In a recently posted interview with Huffpost‘s Ricky Camilleri, the great Brian Wilson was asked what the boiled-down message of Love & Mercy might be. The 72 year-old genius could have said this or that, but he settled upon “don’t take drugs…drugs aren’t good for you.” Which is generally true, but not, I would argue, in the context of the convulsive social changes of the ’60s. In 1976 a 34 year-old Wilson (who, it has to be said, was a little more mentally spry back then) was asked about psychedelic drugs during an interview with Mike Douglas, and he said that “a lot of hippies said the great messiah was supposed to return in the ’60s, but it came in the form of drugs…I agree there’s a certain amount to be said for that.”
Today’s Wilson seems to be a more or less happy man, seemingly settled and clear of mind, and I’m not saying that his answer to the “message” question was wrong. I myself wouldn’t touch any drug with a ten-foot pole these days. But his Mike Douglas Show viewpoint was a little closer to the truth.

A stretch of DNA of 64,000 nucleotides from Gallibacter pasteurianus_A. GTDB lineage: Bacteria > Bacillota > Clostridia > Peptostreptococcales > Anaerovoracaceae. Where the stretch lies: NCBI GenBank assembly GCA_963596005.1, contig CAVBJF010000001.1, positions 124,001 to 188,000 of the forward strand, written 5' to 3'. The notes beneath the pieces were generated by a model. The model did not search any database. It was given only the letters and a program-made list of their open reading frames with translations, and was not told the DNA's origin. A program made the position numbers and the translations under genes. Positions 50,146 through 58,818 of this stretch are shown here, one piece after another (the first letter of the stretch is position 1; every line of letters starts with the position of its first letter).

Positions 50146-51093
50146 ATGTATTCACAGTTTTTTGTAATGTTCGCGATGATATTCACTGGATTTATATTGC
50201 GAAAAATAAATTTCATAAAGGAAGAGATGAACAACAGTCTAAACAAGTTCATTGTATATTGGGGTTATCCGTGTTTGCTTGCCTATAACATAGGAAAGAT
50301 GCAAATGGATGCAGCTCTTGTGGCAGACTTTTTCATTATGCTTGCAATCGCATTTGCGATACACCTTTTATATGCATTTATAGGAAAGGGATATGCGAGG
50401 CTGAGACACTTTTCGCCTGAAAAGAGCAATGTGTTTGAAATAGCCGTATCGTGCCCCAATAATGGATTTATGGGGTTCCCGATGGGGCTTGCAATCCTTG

Hallucinogens — Wilson wasn’t talking about anything but LSD, mescaline, peyote, mushrooms — changed everything in this country, specifically during a six- or seven-year period from the mid ’60s to early ’70s. Hallucinogens suddenly made traditional Christian beliefs seem primitive and old-hat, ignited interest in Eastern mysticism and transcendental meditation, and brought about “The Me Decade and the Third Great Awakening,” as Tom Wolfe famously called it.
LSD really did bring about a profound social rapture — the doors of perception, a parting of the clouds, spiritual satori. It opened things way, way up for Aldous Huxley, Cary Grant and other Los Angeles devotees in the ’50s, the Harvard University faculty in the early ’60s, the most adventurous rock artists of the mid to late ’60s (including Wilson and the Beatles), and God knows how many thousands who followed in their wake. It gave everyone who dropped with any kind of devotional attitude a little taste of the mystical and sublime, the kind of Eastern enlightenment God-head that had previously been known only to a select few over the centuries.
It’s all laid out in Jay Stevens‘ “Storming Heaven,” a book I’ve written about three or four times before. “Elevator in the brain hotel” is great, but there’s SO MUCH MORE to be had from that drug…words fail. One thing you have to conclude at the end of the day is that in the broader context of 20th Century ch-ch-ch-ch-changes, the words “don’t take drugs…drugs are bad for you” fail to address the profound.